Talking to Gina by Ottilie Hainsworth
|Talking to Gina by Ottilie Hainsworth|
|Category: Graphic Novels|
|Reviewer: John Lloyd|
|Summary: A break from the graphic novel form, in a bijou and heartfelt missive to a dog.|
|Buy? Yes||Borrow? Yes|
|Pages: 240||Date: September 2017|
|Publisher: Myriad Editions|
|External links: Author's website|
This is what happened. An artist decided she needed a dog – so drove the length of the country, Brighton to Grimsby, to pick up an Eastern European immigrant street dog with some mange and one working eye. Why not? The first night at home, Gina – the dog – eats something she shouldn't and causes a mess, so it's not a great start, but then begin the tribulations of training, status and behaviour all humans must go through with their dogs. And then, the life with Gina begins to feel like too much – I felt weird about you, because you were always there. My thoughts were taken over by you, and I felt sick, as if I was in love. Slowly, however, everyone – our artist/author, her husband, two children and two cats – gets to form the family they and Gina all would have wanted.
This is such a standard story, you may think, that it would take a standout book to make it worthwhile experiencing on the page. But rest assured this can come close to being a standout volume. It's a small format graphic novel, with a square page little bigger than a token desk calendar. That quote above regarding love is one of the very rare instances where there is more than one sentence on the page, and generally we get one image per page too, although rules here are forever broken.
The presentation is worth mentioning more, for it raises a few questions the book doesn't answer. The handwritten text varies very much in depth of shade, as if this is a reproduction of more than one colour of ink, although I can't see why that would be so. There also appears to be more than one colour in the images as well – perhaps black and red as the cover would attest – but the images are all monotone here. They're very loose, sketchy and rather scrappy at times, with definite signs of pages being revised and worked on being visible close to the end. I can see that this looseness (and the purely alien-looking cars), the quirky little pop-up sound effects and the minimal dialogue will make the format of the book not something for everyone.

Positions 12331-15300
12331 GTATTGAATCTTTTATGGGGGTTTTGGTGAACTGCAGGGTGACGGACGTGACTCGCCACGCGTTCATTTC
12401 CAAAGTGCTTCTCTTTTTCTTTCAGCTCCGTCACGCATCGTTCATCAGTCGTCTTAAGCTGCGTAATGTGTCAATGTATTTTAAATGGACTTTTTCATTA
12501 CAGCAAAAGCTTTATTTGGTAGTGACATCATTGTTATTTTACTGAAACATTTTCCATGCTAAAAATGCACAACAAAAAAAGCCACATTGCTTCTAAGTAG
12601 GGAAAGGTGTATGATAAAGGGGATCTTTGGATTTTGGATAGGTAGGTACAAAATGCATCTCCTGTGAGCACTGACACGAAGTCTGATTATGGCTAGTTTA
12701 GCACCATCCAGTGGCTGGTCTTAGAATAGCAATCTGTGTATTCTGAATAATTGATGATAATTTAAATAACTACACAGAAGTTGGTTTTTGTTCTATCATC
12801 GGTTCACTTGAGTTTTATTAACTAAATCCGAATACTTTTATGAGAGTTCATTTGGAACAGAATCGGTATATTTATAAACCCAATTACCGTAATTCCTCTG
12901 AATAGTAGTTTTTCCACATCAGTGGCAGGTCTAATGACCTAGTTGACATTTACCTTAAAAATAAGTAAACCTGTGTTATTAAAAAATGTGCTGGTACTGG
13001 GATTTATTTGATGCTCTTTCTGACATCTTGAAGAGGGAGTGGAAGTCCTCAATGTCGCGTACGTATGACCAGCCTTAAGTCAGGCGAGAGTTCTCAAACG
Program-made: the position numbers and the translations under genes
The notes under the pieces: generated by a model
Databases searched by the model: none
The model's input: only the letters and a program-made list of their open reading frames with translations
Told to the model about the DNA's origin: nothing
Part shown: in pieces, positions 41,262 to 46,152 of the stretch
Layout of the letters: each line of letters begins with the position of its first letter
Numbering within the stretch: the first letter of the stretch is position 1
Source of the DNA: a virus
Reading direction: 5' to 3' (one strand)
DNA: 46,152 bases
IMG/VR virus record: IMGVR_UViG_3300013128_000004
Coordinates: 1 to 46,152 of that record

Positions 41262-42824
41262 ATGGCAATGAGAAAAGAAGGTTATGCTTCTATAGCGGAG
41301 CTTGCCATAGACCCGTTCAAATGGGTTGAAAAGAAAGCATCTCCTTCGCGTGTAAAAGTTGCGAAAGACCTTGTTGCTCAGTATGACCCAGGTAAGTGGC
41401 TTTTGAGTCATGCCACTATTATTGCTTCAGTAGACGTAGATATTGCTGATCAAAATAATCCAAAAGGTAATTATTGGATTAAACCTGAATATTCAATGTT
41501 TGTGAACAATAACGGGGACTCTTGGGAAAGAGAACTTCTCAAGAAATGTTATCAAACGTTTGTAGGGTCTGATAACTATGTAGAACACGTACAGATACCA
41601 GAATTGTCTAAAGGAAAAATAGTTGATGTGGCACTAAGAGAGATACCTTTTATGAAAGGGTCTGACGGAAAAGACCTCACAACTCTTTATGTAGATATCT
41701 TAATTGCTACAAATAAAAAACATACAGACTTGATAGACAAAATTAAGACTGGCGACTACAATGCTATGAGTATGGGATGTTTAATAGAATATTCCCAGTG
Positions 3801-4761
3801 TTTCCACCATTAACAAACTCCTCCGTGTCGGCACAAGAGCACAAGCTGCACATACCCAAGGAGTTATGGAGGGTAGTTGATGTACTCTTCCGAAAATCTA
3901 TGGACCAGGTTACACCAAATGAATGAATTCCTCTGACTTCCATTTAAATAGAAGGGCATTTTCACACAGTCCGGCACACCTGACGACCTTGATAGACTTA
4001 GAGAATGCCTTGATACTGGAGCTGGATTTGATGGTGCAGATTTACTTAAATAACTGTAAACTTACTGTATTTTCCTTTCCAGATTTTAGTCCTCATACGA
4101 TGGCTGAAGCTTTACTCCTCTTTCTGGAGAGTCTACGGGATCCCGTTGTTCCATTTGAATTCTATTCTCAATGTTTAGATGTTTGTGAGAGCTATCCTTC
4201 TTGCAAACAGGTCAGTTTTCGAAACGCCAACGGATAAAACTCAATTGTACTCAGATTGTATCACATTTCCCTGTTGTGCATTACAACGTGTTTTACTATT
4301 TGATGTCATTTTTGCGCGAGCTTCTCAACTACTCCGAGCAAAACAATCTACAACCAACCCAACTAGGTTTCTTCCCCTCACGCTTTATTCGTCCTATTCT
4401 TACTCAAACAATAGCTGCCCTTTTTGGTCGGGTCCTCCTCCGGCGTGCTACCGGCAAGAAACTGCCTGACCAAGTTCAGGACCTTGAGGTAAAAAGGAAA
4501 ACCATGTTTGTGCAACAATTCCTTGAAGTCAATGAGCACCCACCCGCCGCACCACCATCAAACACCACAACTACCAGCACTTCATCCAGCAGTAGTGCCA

Chiefly, however, this is the tale of the woman absorbing the dog into her life and vice versa, and sending a love letter to it in strictly poetic and warm, yet also no-nonsense, fashion. Your fur was rather bristly and your ears moved about. Your tail dangled like a sausage, or sprang up. Your nose was hard at work. It's blatantly stated that Gina doesn't look the traditional loved dog, with everyone thinking her to be a fox. There's no sense of anthropomorphism – our author can work out what the dog is thinking and why she is behaving in certain ways, but we don't get put inside the canine head to that end.
So is this book for everyone? Well, to repeat – the small graphic style, and the quickness of just one character-full image and line per page will have some people saying 'this isn't what the doctor ordered' (I say that not to put anyone off, it's just a fact). Also, without giving too much away, I'd advise you to notice that everything I have quoted has been in the past tense. This may well be too emotional ultimately for some, but that's the point of this book – a thank-you to a dog that became a vital cog in a family's life. I don't actually know if the creator was an artist before this book was out – I termed her such at the beginning of this review because she certainly is now. This is very much a full work of art, and one with pleasant depth behind its veneer of rough-and-readiness.
I must thank the publishers for my review copy.
There's a sense of Gina here being the dog that only its owner could adore – The Dog Nobody Loved by Jon Katz conveys that as well.
You can read more book reviews or buy Talking to Gina by Ottilie Hainsworth at Amazon.co.uk.
You can read more book reviews or buy Talking to Gina by Ottilie Hainsworth at Amazon.com.
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